Nintendo's performance in this console life cycle can be summed up pretty adequately with these two words: roller coaster. Everyone's curious about where the company will go next, and at least one analyst thinks it won't go above and beyond.
The Wii sold like gangbusters when it first came out, and paved a path for Nintendo that brought it back from a near-death situation during the Gamecube era. But then something funny happened. Technology caught up with it.
Even though the Wii received praise for its different approach of less sophisticated but more creative technology, it couldn't escape the fact that it was still built on the old strategy of video game consoles being replaced every five years. As the Wii was released in 2006, its maturation period has come and gone.
But here's the problem. The PS3 and Xbox 360 were built on a completely new strategy - the "future proof" strategy. Through firmware upgrades and Internet connectivity they have been able to sustain themselves longer than their predecessors. No one is looking at the PS3 or 360 and thinking they need a hardware makeover.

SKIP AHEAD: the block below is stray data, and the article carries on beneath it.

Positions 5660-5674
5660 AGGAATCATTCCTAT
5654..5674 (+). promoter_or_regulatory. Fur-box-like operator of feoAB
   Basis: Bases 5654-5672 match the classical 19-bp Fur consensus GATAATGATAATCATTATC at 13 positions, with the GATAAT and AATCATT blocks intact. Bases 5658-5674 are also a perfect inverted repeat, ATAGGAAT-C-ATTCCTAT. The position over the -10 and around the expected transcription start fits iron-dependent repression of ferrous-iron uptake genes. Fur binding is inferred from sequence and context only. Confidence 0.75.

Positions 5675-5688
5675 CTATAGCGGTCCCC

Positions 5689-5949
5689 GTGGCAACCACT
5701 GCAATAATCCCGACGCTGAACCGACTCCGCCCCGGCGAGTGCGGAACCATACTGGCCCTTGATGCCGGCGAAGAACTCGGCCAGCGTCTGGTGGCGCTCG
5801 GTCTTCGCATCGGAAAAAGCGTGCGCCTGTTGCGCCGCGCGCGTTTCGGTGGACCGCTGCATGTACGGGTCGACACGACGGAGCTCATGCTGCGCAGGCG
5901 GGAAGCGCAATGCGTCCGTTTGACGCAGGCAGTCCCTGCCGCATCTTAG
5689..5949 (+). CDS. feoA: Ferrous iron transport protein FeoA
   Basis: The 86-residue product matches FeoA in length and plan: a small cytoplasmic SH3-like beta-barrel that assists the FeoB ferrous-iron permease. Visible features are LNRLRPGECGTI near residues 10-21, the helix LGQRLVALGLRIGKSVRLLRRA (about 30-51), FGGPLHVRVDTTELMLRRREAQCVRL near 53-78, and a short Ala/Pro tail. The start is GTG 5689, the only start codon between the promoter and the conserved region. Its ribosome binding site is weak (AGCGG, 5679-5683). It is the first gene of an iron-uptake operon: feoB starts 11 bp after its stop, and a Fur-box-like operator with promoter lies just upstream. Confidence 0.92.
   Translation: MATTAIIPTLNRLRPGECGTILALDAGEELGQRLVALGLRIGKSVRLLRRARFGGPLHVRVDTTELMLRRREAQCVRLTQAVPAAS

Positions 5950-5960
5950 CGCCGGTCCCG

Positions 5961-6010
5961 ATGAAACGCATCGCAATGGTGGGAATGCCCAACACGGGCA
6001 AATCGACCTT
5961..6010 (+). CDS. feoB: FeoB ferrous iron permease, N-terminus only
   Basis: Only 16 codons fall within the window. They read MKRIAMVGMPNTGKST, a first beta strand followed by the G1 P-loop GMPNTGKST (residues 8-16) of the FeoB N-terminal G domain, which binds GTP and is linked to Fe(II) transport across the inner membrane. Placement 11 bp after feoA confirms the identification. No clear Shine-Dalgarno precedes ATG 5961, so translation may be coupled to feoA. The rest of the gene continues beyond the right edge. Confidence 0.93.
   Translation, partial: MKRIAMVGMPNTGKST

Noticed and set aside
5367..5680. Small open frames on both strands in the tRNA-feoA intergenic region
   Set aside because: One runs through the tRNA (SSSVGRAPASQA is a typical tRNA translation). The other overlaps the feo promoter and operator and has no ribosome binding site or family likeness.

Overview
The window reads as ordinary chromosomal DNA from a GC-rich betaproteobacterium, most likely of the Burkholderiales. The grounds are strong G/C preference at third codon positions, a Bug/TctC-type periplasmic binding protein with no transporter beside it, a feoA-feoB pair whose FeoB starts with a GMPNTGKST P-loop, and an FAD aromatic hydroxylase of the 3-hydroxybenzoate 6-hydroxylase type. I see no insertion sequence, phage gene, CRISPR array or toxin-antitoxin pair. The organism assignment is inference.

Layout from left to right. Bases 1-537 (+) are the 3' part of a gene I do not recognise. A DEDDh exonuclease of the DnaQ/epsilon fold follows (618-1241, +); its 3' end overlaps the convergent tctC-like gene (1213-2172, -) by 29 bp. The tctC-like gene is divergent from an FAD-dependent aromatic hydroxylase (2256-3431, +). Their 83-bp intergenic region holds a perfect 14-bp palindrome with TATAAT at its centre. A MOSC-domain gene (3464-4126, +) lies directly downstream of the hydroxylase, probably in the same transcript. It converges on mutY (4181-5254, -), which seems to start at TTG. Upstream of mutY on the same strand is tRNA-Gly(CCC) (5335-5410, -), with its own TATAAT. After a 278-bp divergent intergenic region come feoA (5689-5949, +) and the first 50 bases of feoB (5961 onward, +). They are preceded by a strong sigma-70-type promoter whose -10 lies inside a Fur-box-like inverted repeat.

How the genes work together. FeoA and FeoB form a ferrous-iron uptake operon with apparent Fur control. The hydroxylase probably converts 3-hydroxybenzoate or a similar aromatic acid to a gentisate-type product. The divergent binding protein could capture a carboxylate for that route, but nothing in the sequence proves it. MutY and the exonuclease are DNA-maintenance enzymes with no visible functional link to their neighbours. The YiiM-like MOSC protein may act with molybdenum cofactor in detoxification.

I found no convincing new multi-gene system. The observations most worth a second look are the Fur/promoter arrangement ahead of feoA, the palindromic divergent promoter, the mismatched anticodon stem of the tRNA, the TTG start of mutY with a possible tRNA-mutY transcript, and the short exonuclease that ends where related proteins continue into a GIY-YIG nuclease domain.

Meanwhile, the Wii does not have HD capabilities, has poor online integration, and has a very small hard drive. These are things that need to be addressed, and a "Wii 2" is the only solution. Nintendo has said there is a successor on the way but won't give any further details.
So will Nintendo wake up and make the Wii a 3D-enabled online powerhouse? To some, that seems unlikely.
In an interview with IndustryGamers.com, highly regarded video game analyst Michael Pachter said, "I think that [Nintendo's] next console will be on par technologically with the current PS3 and Xbox 360, and don't expect them to advance technology at all with their next offering."
Perhaps that's enough, but perhaps not. Nintendo has to have an equivalent "wow" factor to what it achieved with the Wii. Motion controlling is passe now, so it better have something up its sleeve, or it will never be able to play catch-up with the PS3 or 360. [[Nintendo]]